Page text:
From the Heart

7th May, 2010: Posted by G.L. Pease in Editorial

Great food, truly soulful food, is important. It doesn’t come from the head. It doesn’t come from technique, or from architectural presentation, or through years of training, or coming up through the brigade. It comes from the heart.

A friend was over for supper one night, and mentioned, somewhat casually, “You’re always so happy when you’re cooking.” He’s not wrong. From the planning, to the shopping, to the preparation, and through the cooking, I’m filled with joy when making food, especially when it’s destined to be shared with those I love. Even at the peak of the orchestrated chaos that arrives in the final stages of getting an elaborate meal to table, when I’m rushing back and forth, playfully barking instructions like a temperamental chef to the informal brigade assembled in the kitchen after being recruited at knife-point to mash, plate, serve, it’s when my spirit is most joyful. Read more…»

The Fireclown

11th February, 2010: Posted by G.L. Pease in Chiliheads, Editorial

Several years ago (could it be over a decade?), I was eating with some friends at one of the local Indian restaurants that I’d become quite fond of. I’d come to know the people there, and there were often tasty treats available to their friends that were not on the menu. Most of us were willing to put our collective culinary fates into the hands of our waiter. As there were about half a dozen of us that evening, an excellent feast was promised, and I had little doubt it would be delivered.

One of our party, call him The Fireclown (with apologies to Michael Moorcock), had to have his own way. He often took great and foolish pride in proclaiming that a chile had not been bred that could best him. (This was long before the development of the Dorset Naga, a fruit I’m sure would have sent even him scurrying to find the nearest tequila-charged fire extinguisher.) He would brag to anyone who would listen about his superhuman tolerance for hot food. His asbestos lined tongue, it seems, was a legend in his own bouche, immune to spice that would make any mere mortal beg for the mercy of death. And, it wasn’t just about his tolerance for the pungent fruit. He was an equal opportunity braggart.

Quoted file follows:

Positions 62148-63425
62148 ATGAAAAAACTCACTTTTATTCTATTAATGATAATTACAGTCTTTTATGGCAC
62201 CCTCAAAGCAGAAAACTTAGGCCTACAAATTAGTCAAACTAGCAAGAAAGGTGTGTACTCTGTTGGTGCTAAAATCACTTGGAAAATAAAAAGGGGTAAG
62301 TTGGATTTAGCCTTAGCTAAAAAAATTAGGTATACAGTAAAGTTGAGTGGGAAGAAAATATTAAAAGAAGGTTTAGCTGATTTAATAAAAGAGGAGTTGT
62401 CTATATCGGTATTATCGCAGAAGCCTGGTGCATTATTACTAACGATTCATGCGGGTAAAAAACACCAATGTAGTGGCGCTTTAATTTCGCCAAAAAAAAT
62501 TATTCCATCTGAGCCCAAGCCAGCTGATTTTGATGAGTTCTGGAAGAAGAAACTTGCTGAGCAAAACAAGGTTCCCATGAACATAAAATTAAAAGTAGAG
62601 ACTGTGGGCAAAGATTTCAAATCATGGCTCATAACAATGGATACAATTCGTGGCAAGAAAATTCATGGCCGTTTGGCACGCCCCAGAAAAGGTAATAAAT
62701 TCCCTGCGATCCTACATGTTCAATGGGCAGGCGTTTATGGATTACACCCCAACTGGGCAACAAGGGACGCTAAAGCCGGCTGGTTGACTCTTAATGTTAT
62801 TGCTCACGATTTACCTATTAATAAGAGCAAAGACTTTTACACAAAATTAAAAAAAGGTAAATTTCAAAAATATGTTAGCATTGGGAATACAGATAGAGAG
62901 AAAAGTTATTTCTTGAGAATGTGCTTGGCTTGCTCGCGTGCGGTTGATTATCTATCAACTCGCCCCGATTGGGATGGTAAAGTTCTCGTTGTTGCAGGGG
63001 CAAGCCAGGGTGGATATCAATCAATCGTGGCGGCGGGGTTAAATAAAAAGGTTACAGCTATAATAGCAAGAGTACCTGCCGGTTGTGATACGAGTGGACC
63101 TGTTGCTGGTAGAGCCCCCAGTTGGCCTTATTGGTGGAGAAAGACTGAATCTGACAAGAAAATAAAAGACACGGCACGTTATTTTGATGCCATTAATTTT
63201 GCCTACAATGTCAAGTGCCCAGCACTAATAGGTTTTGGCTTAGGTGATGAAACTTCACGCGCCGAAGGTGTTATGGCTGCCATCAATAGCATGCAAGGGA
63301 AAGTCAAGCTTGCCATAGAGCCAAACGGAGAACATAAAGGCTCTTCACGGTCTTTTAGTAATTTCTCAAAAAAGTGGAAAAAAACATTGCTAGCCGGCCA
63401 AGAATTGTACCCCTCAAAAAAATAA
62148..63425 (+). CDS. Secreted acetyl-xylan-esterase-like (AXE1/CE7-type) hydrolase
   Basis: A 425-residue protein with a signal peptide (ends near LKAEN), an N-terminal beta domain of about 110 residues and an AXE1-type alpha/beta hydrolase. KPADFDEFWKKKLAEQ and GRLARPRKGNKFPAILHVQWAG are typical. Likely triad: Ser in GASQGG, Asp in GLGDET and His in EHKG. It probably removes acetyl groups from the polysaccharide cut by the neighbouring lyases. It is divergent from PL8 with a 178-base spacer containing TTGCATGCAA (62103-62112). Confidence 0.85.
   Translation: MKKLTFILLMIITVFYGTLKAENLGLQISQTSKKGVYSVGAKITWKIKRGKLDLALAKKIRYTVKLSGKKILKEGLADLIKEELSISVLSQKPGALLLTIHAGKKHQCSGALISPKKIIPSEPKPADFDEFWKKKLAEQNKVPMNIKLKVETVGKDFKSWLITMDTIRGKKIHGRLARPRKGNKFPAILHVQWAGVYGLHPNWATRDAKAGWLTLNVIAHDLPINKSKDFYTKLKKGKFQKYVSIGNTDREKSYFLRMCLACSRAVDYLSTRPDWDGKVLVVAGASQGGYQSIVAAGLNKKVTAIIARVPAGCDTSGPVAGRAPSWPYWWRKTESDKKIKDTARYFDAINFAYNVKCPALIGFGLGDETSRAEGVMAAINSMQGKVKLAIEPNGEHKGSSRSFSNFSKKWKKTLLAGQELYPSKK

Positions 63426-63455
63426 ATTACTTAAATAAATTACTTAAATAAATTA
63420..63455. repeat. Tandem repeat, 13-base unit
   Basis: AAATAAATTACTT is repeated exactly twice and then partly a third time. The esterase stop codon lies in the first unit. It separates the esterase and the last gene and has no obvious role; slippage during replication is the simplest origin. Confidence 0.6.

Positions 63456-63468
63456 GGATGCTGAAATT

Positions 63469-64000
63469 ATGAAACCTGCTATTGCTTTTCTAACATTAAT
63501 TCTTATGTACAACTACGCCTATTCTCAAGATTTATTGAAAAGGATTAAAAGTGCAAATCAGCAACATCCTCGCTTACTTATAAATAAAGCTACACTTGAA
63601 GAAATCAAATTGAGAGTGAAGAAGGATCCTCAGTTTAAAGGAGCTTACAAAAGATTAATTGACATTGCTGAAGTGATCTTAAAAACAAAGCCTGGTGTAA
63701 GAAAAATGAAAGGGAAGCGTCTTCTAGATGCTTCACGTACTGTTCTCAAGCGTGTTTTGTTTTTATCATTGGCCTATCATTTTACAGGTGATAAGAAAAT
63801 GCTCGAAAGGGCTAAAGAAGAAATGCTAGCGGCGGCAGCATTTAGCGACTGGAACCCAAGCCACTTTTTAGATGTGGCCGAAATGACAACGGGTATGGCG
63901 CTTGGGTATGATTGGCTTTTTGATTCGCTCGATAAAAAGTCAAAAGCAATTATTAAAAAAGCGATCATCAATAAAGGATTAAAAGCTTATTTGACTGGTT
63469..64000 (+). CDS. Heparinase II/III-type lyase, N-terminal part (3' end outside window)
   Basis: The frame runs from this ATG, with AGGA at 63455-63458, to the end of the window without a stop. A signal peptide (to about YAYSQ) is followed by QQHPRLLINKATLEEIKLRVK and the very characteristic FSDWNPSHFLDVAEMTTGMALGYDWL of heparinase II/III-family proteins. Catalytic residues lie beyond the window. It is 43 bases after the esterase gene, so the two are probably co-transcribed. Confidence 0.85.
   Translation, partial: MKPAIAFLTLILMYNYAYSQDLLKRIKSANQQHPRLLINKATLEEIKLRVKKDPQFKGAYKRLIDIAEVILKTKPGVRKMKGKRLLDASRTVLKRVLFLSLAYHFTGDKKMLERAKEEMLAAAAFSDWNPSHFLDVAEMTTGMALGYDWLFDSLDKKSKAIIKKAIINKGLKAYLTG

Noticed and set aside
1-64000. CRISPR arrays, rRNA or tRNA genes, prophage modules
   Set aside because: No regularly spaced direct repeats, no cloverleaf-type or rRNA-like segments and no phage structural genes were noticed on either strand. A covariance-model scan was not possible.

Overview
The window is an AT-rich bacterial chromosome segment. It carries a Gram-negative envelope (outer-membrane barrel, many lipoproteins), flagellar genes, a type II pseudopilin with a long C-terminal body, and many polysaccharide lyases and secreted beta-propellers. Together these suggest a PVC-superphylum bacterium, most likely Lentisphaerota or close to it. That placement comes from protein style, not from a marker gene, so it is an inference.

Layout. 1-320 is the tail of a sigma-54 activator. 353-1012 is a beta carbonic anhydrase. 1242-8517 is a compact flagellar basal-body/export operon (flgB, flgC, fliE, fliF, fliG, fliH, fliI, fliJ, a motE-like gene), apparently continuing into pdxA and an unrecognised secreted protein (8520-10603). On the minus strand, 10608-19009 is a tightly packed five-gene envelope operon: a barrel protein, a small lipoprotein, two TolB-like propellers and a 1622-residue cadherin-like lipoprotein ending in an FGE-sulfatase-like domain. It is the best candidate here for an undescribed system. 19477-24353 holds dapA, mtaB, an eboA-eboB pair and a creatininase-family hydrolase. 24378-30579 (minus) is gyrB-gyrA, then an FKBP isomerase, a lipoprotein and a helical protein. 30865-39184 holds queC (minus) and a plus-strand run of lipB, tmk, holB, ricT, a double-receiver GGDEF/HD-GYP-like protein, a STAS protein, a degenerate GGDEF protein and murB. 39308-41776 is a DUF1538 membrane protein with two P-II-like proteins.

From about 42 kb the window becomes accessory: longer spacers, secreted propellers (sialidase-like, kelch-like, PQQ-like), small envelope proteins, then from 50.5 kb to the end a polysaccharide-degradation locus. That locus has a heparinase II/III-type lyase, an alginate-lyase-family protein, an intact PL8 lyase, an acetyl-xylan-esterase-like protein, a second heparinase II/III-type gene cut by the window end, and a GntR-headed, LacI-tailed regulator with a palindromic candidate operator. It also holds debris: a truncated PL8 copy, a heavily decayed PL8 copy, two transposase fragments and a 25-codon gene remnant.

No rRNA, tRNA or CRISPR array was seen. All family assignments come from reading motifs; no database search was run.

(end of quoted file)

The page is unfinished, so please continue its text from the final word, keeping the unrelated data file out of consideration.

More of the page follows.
Read more…»

Too Hot to Handle

26th January, 2010: Posted by G.L. Pease in Chiliheads, Editorial

It’s no secret that I love spicy, fiery hot foods. I enjoy the virtues of the hell-borne Habanero, the potent Pequin, the artful Ancho, the raucous Red Savina. But, even to the most dedicated hothead, it’s possible to go overboard; too much really can be too much! Ben Franklin suggested things be enjoyed in moderation. An experience with the infamous “Habanero Hamburger,” a few years ago, painfully proved his rule true, at least for me.

Some friends and I, dedicated chilephiles, had been talking for weeks about experiencing “The Hottest Habanero Hamburger in the World” at the now unfortunately shuttered Prince of Wales Pub in Menlo Park, California. Talk is cheap, we figured. Anyone can make audacious claims, but could they back this one up? Could they challenge the champions of Capsaicin (the chemical responsible for the “heat” in hot peppers)? There was only one way we were going to find out. We went. We ate. We were conquered. Read more…»

It Doesn’t Always Work Out

21st January, 2010: Posted by G.L. Pease in Editorial

Exploration is one of the great joys of cooking for me. Trying new things. Playing in the culinary sandbox. Getting an idea into your head that won’t let go until you make it real. It’s almost constant in my kitchen, and fortunately for those I feed, things generally work out more often than they don’t. Mostly. Sometimes, though,  even well conceived plans fall just a little flat, and don’t deliver what we expect.

Monday, I had it in mind to make manicotti with a pumpkin creme sauce. Family was coming, it was cold and raining, and was the perfect night for a hearty, delicious dish to satisfy hearty appetites. A big pot of minestrone and a loaf of crusty bread would fill in any gaps. Manicotti ai crema di zucca it would be. Read more…»